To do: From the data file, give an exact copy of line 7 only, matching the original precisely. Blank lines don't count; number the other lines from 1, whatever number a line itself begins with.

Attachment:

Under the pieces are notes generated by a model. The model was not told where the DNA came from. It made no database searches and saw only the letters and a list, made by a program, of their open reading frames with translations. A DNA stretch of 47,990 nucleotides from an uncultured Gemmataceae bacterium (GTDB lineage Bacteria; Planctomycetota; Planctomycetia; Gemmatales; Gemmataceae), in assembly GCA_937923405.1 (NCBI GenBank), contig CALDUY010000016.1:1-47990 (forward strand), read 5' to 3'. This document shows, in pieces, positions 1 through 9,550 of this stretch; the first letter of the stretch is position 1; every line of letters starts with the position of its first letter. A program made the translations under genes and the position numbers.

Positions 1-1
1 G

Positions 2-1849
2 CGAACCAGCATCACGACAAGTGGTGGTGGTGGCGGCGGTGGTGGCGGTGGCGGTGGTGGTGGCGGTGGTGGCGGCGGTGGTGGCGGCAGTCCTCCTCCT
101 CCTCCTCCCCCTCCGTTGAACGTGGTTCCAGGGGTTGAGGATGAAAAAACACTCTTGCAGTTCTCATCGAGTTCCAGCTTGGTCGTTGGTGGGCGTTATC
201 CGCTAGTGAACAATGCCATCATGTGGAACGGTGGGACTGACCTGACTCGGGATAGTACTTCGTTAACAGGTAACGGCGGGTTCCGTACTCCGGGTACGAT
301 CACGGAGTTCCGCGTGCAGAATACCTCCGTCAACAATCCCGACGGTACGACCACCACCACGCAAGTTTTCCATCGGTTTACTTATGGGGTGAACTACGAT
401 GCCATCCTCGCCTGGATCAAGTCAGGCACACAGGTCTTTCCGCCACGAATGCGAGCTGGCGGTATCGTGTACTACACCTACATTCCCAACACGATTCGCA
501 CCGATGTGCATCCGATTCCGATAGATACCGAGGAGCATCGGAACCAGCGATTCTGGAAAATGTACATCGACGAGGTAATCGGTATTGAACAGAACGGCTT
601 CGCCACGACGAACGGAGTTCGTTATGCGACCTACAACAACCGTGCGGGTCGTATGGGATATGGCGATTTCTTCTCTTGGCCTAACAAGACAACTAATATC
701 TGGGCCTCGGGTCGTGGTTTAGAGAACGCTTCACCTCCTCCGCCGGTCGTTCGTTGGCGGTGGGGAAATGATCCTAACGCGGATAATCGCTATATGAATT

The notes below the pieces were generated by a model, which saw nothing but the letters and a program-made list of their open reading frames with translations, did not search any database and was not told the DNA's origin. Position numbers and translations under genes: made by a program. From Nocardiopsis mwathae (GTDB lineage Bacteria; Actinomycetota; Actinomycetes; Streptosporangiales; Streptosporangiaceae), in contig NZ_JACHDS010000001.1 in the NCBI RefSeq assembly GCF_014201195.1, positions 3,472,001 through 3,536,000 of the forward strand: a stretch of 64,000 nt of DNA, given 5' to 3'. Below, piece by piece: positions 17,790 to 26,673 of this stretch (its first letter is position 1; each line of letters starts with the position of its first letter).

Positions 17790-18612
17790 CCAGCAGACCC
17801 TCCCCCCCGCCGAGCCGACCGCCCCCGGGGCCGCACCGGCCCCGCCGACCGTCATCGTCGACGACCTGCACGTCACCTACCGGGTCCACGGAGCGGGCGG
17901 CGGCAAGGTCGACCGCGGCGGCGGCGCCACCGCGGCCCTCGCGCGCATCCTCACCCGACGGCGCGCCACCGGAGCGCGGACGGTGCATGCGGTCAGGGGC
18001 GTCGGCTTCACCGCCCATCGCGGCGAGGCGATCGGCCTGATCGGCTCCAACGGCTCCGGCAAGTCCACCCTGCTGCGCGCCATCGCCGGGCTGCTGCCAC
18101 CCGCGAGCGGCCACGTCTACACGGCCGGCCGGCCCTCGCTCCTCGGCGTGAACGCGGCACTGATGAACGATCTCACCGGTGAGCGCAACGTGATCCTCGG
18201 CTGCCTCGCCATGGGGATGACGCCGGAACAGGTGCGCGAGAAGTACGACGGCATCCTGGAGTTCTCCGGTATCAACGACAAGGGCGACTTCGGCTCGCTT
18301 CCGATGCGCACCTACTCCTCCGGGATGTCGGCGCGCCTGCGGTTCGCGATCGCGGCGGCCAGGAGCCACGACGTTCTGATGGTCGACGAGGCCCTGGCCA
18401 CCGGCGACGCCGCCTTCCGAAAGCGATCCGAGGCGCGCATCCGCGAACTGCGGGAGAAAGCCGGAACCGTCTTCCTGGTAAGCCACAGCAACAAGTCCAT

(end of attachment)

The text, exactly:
201 CGCTAGTGAACAATGCCATCATGTGGAACGGTGGGACTGACCTGACTCGGGATAGTACTTCGTTAACAGGTAACGGCGGGTTCCGTACTCCGGGTACGAT